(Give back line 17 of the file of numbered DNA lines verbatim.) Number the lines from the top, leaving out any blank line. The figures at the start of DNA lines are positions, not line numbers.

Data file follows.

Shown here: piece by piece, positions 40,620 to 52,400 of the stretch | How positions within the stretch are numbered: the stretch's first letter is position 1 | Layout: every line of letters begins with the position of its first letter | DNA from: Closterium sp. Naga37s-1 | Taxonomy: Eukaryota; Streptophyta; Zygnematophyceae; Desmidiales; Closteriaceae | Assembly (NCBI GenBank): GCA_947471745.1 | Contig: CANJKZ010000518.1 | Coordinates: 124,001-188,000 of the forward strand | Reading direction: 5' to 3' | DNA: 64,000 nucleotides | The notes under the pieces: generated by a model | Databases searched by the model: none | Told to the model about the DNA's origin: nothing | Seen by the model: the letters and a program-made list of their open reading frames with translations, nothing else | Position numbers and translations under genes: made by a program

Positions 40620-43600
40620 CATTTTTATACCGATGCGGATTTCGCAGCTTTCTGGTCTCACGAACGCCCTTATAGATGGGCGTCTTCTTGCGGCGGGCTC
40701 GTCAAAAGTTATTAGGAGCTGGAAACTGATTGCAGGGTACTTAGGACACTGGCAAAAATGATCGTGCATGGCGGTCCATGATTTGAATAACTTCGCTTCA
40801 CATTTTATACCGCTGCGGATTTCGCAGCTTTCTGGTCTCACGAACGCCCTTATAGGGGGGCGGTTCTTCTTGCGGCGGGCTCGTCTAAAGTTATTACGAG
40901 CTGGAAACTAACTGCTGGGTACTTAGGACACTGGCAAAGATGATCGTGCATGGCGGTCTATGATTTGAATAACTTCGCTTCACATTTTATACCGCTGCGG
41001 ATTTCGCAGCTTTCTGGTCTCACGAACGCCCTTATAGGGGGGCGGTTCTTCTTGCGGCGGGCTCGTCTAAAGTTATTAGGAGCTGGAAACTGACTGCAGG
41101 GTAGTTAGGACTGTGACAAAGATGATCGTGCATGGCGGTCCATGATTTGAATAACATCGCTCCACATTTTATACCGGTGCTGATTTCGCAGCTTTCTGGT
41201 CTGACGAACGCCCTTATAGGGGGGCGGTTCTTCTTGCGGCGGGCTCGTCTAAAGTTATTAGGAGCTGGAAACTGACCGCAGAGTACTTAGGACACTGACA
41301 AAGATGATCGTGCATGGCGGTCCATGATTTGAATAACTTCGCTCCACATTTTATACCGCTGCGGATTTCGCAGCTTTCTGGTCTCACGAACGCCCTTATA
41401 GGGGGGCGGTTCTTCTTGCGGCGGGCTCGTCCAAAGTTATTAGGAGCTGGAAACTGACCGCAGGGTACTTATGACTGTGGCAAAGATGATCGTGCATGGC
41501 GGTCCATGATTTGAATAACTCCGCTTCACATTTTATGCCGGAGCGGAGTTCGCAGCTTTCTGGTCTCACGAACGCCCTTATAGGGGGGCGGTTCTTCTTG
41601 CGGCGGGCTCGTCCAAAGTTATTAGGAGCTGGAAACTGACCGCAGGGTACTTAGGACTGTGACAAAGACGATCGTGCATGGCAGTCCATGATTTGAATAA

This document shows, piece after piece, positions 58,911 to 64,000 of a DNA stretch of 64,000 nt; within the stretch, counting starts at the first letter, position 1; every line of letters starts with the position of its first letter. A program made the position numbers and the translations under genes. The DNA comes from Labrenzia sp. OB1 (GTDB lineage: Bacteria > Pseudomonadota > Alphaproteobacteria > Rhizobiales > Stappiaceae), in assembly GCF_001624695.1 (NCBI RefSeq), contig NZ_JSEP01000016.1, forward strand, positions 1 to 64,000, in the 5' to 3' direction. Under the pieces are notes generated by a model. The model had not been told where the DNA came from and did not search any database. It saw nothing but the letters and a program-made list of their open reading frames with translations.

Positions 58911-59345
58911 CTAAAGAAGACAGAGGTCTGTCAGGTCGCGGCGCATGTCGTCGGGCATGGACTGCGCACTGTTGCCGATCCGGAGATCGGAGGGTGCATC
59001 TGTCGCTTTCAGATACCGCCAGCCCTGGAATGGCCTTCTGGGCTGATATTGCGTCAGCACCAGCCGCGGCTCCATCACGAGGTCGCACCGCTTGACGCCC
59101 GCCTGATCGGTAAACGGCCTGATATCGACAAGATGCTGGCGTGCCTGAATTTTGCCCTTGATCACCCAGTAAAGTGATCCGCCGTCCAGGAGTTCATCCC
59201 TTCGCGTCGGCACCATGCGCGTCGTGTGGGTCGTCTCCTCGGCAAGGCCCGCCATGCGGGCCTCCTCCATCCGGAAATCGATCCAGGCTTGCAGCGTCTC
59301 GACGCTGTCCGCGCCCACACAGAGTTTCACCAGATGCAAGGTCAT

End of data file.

59001 TGTCGCTTTCAGATACCGCCAGCCCTGGAATGGCCTTCTGGGCTGATATTGCGTCAGCACCAGCCGCGGCTCCATCACGAGGTCGCACCGCTTGACGCCC